Asian American Month – How Yu Make Thai Soup

How to make Seafood Soup Tye right way!

Step 1 – Call Ma (If she’s unavailable skip to Step 3)

Step 2 – Half listen to her directions.

Step 3 – Procure Ingredients

  • Have Leftovers? Toss it in!
  • Gather Mint from Garden ✓
  • Neighborhood Lemon Tree? 
  • Go Fishing!

Broth Ingredients 

  • Coconut Milk – I prefer Aroy Dee (tasty), 
  • Chicken Broth – (water also works)
  • Fish Sauce – Sacrilegious to leave out!
  • Curry Paste – Personally I prefer Red 👍👍
  • Galanga if available, if not Ginger works as well.
  • Lemon Grass – is highly recommended 


Example Extra Ingredients 

  • Bellpepper
  • Green Onions
  • Cilantro – This is what I’m traditionally used to!
  • Thai Basil
  • Limes or Lemons are a Must!!!
  • Mushrooms
  • Mint – Had them growing in the backyard!
  • Thai Chilis – Dad can’t eat them otherwise I would’ve added some.

As for Protein, I prefer to have a mix of Salmon, Shrimp, and Scallops, but for the most part anything works!


Step 4 – The most IMPORTANT step! Saute the Curry Paste!

Step 5 – Bring all the broth ingredients to a boil, then simmer. Sample and adjust proportions appropriately.

  • Ma always adds a little brown sugar (Secret Ingredient)
  • and Uncle Roger would probably add MSG around this point.

Step 6 – Add seafood, and any vegetables you want soft into the broth (except Shrimp! this only requires a few minutes to cook!)

  • Slow cook on low heat forever. The longer it sits the better! Determine wait times based on degree of hunger.

Step 7 – Approx 2 minutes before serving, add the shrimp and bring it back to a boil. 

  • Add diced Cilantro, Mint, Green Onions, Etc. for aesthetics and taste.
  • Serve with Rice or Noodles.
  • Ask for feedback to improve your skills!

Finally!  Step 8 – Continue adding ingredients to make it last forever!

Who are Yu?

Personally I’ve never really liked labels or titles, always felt they limited one’s character and capacity, probably the Daoist in me, but I will admit, they serve a purpose in allowing us to quantify our existence and environment.

Born in the City of Angels, just like my mother. I grew up with a multicultural upbringing in a time before dial up. Lucky enough to have had family trips across the world, which would vastly shape my worldview.

As a youth my Mae took me and my Sis to a Tye fortune teller, he went through a booklet of dates and times, and read our walks to determine our futures. Labeling me a Sleepy Tiger, he told me to start my days early. Going on to tell my mom that I wouldn’t get serious about school till I was 24; So to defy fate, I waited till I was 26. He also told me to go after older women, so I’ve always gone for younger. Much to my chagrin.

Growing up in L.A. I became quite accustomed to Hispanic culture, as many of my friends had immigrated from Latin America. I feel more comfortable pacifico in hand at a Quinceañera, or Spanish Wedding than I do most other social engagements. I was an Eagle Scout, a Martial Arts Instructor, Photographer, and World Traveler all in my teens. For this plethora of life experiences, I have much thanks to give my parents. 

Now if our identities are formed through the experiences we have and models we follow. I was in part, shaped by the stories of my mother. Born in S.E. Asia’s City of Angels she experienced a very different upbringing. Poor and Hungry would be the sum of it. I recall stories of her making makeshift drums out of frog skin, and stealing food from monkeys. And don’t forget how she came here with only $30 dollars in her pocket!, and how lucky we are to have food on our plates! I remember our constant horror at the threat that if we didn’t finish the food on our plates she’d scramble them on our heads, so bowls were licked clean, and bones down to the marrow. I’ll never tell her of all the food I’ve thrown out working in the food industry. But from all these stories I realized how fortunate I was to have experienced her hardships second hand.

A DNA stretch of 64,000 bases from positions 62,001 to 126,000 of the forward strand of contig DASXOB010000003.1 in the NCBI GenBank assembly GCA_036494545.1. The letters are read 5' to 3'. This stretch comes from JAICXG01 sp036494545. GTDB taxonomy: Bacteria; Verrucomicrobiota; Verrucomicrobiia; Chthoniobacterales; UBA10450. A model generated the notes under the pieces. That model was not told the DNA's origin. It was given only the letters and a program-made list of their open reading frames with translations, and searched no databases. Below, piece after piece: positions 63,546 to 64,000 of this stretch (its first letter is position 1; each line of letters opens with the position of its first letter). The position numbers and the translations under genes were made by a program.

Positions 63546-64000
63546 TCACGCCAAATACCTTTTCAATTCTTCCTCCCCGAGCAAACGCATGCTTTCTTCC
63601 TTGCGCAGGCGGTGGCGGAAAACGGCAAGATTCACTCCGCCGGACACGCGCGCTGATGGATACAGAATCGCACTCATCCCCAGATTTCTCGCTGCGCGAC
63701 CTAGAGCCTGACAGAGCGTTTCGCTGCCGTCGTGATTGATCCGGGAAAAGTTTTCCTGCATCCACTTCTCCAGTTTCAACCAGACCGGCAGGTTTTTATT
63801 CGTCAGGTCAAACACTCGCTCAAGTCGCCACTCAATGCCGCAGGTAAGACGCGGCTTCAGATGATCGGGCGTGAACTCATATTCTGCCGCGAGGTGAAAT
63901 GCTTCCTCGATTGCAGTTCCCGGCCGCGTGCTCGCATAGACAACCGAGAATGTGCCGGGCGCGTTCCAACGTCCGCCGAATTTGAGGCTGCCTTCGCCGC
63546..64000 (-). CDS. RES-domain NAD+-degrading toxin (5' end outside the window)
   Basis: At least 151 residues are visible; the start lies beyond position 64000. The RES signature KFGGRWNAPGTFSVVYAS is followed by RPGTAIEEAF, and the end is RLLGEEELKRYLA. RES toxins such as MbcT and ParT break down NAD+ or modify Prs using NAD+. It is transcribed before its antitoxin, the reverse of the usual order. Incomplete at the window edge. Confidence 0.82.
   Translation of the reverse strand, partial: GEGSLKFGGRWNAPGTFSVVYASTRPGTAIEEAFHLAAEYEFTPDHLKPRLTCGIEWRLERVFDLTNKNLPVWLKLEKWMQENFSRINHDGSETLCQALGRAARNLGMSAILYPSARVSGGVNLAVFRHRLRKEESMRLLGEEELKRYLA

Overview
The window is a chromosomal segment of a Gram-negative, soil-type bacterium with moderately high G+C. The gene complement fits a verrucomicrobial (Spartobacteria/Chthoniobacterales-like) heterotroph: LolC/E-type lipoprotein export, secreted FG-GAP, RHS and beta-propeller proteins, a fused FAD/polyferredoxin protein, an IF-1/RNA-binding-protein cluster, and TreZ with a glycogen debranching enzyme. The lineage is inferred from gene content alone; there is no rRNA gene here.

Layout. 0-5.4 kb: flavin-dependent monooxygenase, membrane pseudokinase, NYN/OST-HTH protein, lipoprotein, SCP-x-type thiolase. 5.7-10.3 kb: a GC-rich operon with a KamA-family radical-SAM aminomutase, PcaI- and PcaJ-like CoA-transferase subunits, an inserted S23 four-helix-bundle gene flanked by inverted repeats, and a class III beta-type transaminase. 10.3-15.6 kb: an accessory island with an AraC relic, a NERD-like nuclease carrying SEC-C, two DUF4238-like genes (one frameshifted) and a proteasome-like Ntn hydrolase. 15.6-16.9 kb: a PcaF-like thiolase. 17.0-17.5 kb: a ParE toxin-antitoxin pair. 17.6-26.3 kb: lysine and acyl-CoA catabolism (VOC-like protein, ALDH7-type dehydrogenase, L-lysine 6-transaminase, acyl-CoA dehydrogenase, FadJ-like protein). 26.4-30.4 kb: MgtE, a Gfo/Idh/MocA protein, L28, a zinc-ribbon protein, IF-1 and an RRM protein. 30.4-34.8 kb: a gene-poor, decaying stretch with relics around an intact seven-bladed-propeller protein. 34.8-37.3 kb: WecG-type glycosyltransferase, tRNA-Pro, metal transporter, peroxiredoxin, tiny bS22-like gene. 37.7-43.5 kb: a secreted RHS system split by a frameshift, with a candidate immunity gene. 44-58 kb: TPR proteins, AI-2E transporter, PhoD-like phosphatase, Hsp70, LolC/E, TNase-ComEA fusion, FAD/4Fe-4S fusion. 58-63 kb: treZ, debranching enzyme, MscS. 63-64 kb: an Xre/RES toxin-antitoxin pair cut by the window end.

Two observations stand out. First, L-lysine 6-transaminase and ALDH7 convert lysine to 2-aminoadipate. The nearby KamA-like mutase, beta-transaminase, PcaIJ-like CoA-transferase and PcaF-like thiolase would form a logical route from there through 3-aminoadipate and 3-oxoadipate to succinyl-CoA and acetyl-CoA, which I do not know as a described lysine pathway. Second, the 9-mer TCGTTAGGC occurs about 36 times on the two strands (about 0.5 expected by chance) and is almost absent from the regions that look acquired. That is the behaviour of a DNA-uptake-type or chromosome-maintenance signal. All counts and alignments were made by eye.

My mother’s land of Tyeland. The Italy of Asia. Similar historically as a region of city-states, geographically as a peninsula, and economically as a navel of maritime trade. Bangkok is also referred to as the Venice of Asia paying homage to the many canals that permeate the city. These were the roadways of old, the arteries of society that created the famous floating markets throughout S.E.Asia. A case can easily be made that waterways were once the lifeblood of S.E.Asians. Playing a role in rice cultivation, shrimp farming, transportation, mythology, and festivals; Water has played a large role in shaping the identity and culture of S.E.Asians.

In my mom’s time television had spread western culture globally, similar in fashion to how the internet has connected us today. She already had a basic understanding of English before she even came here, and enjoyed the Beach Boys, Beatles and Rolling Stones. Tyes have historically favored foreign influence, and have simultaneously shared their culture abroad. Last I checked they still love American culture, Freedom, Harleys, Guns, and Rock and Roll!

Many Tye’s like my mom are American at heart!

So when asked who I am. I acknowledge my heritage, upbringing, and experiences, but look towards Bruce Lee for inspiration. 

Be formless, shapeless, like Water!  

Or as Jackie Chan would put it Wa Chala Na Yoro!


Sleepy Yulan สูงเนิน Havliček

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